Memorial Day travel expected to be busiest since 2005

Memorial Day travel
Rick Porter relaxes on the beach at Dockweiler State Beach campground at the start of the 2015 Memorial Day weekend. The number of Southern Californians traveling for the 2016 holiday is expected to increase by 2.5% over last year.
(Wally Skalij / Los Angeles Times)

With gasoline prices more than $1 cheaper than at this time last year, the number of Southern Californians traveling for the Memorial Day weekend is expected to be the highest since 2005.

The Auto Club of Southern California expects 2.89 million Southern Californians and 4.67 million people statewide to travel during the upcoming holiday weekend, a 2.5% increase over the number of travelers a year earlier.

This year’s numbers are the highest since 2005, when a record 3.2 million Southern Californians and 5.18 million people statewide left home for the weekend, according to the Auto Club.

The projected increase mirrors activity in other travel sectors, including airlines and theme parks, which have reported a surge in customers. A combination of factors have boosted travel spending, including a positive consumer outlook, lower airfares and a drop in gasoline prices.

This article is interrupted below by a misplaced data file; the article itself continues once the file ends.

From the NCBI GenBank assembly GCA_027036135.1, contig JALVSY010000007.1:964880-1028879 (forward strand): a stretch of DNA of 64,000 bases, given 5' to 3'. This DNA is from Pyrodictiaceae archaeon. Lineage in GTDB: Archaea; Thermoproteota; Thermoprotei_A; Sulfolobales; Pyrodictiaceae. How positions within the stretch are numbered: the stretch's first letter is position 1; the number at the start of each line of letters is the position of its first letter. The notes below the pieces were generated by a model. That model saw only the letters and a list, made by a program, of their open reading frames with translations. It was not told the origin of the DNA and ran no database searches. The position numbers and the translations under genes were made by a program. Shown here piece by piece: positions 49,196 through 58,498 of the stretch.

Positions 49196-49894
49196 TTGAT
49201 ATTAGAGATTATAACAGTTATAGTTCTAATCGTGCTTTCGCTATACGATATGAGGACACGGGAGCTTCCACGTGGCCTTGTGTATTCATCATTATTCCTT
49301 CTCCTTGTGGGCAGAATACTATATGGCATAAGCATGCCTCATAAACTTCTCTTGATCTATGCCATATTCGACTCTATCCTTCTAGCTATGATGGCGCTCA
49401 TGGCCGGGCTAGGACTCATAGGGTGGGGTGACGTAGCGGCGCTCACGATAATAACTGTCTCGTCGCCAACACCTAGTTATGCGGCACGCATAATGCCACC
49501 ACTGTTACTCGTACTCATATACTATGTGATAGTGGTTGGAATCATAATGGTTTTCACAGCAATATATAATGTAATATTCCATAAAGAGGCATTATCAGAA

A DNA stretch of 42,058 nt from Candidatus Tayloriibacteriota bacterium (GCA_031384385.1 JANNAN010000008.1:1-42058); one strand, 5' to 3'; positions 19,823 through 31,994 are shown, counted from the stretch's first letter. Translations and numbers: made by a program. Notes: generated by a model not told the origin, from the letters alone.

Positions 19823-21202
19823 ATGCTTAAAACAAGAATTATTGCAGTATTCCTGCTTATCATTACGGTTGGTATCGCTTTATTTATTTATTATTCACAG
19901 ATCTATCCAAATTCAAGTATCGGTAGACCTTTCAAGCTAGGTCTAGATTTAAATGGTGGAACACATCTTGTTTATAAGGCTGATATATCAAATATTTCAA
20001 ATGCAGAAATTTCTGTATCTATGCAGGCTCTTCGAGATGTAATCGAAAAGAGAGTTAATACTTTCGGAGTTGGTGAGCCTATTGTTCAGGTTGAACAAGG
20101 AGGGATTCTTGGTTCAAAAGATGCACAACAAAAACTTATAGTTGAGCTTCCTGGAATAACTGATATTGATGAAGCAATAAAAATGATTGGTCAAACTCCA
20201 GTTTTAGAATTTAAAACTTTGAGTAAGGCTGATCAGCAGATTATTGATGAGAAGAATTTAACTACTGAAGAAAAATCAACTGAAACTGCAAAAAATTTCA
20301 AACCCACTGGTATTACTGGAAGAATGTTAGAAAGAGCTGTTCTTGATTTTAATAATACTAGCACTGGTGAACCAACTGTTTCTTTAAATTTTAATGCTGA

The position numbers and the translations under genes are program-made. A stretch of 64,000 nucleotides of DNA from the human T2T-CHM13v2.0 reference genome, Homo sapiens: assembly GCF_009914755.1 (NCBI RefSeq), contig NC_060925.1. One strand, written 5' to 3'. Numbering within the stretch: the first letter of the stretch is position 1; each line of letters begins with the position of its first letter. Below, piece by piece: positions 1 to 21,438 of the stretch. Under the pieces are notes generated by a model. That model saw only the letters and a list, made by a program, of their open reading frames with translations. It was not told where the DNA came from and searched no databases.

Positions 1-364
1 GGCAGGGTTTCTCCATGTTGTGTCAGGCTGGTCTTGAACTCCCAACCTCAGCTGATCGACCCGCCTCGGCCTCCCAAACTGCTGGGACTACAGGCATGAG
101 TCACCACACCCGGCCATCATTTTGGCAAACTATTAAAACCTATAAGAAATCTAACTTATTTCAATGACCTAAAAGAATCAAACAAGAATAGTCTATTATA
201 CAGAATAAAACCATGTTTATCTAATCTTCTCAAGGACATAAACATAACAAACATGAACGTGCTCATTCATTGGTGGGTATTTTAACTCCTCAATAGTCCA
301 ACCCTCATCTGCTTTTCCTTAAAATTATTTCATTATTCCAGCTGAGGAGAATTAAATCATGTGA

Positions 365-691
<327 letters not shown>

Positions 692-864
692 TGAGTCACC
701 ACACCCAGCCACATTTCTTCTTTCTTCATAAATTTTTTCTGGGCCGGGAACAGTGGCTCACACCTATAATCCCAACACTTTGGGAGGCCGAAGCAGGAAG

Nationwide, travelers getting away for the holiday are expected to spend $12 billion, a 1.2% increase over 2015, according to a forecast by the U.S. Travel Assn., the trade group for the nation’s travel industry.

The average price of a gallon of regular gasoline in the Los Angeles area is $2.83, down from $3.94 per gallon a year earlier, according to the Auto Club.

That may explain why about 85% of all Southern California travelers are expected to drive to their holiday destination, a 2.7% increase over last year’s Memorial Day weekend, according to the Auto Club. The percentage of travelers who are flying for the holiday — 9% — is also up by 2.4%.

The Auto Club also warned travelers that they may face extra long airport security lines for the holiday, the result of an increase in air travelers and a shortage of airport screeners.


Roger Dow, president and chief executive of the U.S. Travel Assn., urged federal officials to take action to reduce the airport delays.

“Leisure travel confidence is up, which could be great news for our economy — but when travelers are faced with two- and three-hour wait times at airports, at what point might they just stay home?” he said.

For more travel news, follow Hugo Martin on Twitter: @hugomartin


1:37 p.m.: This article was updated to add a forecast from the U.S. Travel Assn. that Americans will spend $12 billion this Memorial Day weekend.

This article was originally published at 11:13 a.m.

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